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Letter from Gertrude Bell to her stepmother, Dame Florence Bell

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Reference code
Bell, Dame Florence Eveleen Eleanore
Bell, Gertrude Margaret Lowthian
Person(s) mentioned
Cox, Percy
Saud, Abdulaziz ibn
Lascelles, William [Billy]
McMahon, Henry
Creation Date
Extent and medium
1 letter, paper

26.820553, 30.802498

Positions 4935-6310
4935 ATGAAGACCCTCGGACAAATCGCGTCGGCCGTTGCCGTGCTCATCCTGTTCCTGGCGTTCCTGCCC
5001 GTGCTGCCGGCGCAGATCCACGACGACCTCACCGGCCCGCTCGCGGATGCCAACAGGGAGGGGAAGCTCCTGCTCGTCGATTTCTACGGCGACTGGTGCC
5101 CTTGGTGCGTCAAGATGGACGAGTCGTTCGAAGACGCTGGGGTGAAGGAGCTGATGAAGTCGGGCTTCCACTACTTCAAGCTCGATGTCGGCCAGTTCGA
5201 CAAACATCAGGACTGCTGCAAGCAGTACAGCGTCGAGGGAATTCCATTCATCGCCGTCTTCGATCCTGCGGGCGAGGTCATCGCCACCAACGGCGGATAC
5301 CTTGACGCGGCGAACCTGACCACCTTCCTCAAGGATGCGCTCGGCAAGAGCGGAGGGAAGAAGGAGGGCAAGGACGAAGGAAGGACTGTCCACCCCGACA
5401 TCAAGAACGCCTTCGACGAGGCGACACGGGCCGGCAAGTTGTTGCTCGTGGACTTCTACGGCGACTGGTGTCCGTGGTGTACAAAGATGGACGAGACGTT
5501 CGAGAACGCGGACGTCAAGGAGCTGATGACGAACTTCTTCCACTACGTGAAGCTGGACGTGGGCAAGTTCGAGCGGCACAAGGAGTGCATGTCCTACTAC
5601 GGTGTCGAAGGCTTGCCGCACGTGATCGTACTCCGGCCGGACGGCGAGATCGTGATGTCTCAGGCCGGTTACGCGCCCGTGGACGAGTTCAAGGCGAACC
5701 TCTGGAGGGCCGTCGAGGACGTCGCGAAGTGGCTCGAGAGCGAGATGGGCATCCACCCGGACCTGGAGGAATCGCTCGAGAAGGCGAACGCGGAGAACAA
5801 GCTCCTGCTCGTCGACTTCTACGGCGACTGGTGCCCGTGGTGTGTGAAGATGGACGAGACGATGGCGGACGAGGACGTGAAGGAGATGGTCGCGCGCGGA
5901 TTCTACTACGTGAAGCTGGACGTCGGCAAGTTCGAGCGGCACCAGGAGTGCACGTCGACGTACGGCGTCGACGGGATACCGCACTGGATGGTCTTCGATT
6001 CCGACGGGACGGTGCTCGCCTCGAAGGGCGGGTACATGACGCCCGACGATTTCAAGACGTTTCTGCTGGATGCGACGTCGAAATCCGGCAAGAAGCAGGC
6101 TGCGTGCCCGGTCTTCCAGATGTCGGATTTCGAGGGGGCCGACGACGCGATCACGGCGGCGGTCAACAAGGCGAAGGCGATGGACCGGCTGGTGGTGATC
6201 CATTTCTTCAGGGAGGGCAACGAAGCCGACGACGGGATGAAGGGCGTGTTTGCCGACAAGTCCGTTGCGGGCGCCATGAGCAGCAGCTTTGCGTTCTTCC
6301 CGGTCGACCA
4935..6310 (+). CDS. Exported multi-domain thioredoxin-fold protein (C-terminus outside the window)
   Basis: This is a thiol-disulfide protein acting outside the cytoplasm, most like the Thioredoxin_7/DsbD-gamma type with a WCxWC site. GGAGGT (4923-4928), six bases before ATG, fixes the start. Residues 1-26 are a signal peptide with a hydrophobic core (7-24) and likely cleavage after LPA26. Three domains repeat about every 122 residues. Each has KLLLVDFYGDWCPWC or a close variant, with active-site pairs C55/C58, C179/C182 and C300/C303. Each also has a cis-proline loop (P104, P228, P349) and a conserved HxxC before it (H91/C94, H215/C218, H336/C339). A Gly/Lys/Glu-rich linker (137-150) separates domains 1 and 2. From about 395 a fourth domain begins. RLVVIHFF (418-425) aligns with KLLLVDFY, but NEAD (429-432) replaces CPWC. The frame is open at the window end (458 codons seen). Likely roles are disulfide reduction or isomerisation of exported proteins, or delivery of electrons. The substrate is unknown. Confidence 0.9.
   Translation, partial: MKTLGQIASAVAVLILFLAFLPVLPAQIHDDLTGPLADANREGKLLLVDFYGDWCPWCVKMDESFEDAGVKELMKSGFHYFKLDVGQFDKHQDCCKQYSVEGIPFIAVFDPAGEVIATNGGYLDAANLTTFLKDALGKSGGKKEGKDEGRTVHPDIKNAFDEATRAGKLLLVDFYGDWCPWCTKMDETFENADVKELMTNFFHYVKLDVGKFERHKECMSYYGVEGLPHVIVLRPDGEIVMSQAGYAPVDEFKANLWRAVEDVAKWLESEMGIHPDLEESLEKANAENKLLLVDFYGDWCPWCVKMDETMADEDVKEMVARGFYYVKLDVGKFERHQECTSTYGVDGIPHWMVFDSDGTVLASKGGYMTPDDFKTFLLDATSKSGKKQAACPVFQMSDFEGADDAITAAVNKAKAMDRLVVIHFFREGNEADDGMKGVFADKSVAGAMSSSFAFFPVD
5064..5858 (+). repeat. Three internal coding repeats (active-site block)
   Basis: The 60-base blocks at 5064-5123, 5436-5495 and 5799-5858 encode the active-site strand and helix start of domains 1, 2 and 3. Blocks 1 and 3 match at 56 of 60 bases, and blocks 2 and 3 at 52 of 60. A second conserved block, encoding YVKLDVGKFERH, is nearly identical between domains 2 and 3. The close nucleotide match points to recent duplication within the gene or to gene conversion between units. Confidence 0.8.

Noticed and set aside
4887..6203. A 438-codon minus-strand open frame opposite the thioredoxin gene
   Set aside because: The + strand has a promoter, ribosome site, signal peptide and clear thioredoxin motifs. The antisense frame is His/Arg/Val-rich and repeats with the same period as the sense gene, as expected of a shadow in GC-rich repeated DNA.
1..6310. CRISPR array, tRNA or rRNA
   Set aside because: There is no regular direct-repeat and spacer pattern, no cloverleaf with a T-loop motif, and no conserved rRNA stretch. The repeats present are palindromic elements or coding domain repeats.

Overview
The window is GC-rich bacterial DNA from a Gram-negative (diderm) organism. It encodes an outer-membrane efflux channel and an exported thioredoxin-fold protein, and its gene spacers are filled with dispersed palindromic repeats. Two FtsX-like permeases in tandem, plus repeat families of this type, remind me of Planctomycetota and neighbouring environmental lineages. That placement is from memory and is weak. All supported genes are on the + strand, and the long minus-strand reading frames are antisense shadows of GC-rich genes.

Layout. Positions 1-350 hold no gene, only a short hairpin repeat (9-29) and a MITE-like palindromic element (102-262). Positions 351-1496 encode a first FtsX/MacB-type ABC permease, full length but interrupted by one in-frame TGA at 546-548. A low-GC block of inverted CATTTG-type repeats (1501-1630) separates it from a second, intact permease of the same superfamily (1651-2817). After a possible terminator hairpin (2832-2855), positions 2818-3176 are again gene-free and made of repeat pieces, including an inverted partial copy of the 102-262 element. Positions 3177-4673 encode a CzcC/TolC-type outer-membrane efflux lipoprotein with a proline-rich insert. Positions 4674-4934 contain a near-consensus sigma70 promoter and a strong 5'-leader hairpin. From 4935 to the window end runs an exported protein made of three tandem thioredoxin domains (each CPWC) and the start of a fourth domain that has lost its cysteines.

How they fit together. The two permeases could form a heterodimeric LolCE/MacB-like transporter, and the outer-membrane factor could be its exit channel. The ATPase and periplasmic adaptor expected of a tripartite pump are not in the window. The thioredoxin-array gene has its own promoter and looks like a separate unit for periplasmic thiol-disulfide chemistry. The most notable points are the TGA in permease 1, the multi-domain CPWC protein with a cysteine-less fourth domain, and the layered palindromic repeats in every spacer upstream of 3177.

Jan. 19 Dearest Mother. Here is the letter about my summer clothes. It seems a great deal but I know it isn't more than I had last year and they only just lasted me through. Lady MacMahon sent me a lot of things from Egypt. By the way they have been very badly used I think - very discourteously anyhow. She is a nice woman and was endlessly kind to me. If she turns up to see you will you be friendly to her? I've told her you are sometimes to be found in London. I'm feeling awfully tired and done up - I don't know what's the matter. I've been working a great number of hours and getting through dreadfully little, having anaemia of the brain. I'm going to try a course of morning rides to see if excercise [sic] will do any good. I feel just like I was before I had jaundice, yet it would be unnatural to have jaundice again! I expect it's jaundice of the imagination this time. The English mail has missed this week. The last news I've had of you is a delightful long letter from Father dated 6 Dec all about the Cabinet crisis. He seems to have had a happy day with Lord French. I should very much like to know what Bill's ship is - surely you might tell me. Letters from home aren't censored, by the way, so you can write impartially about the Govt. and .. Harmsworth. Poor old Greenwell! Oh dear I hope I shan't live to be 97 but I don't for a moment think I shall. Sir Percy is back from the front, it's very nice having him, and things look pretty bright in Arabia and among the tribes - I wish they looked bright anywhere else. We have just recovered from a day's rain which turned the world into one large mud pie. I've got some india rubber top boots from India which enable me to plunge and slither through the mud comparatively unharmed. I'm sending you under a separate cover some photographs, mainly of Sir Percy and me and Ibn Sa'ud which may amuse you. Ibn Sa'ud is the gigantic man in the white cloak. The above mentioned jaundice of the brain prevents me from writing more tonight. I've been sitting up late over proofs from India all these nights, fearfully tiresome proofs to correct, all Arabic and tribe names and I shall now go to bed and forget about them! Ever your affectionate daughter Gertrude

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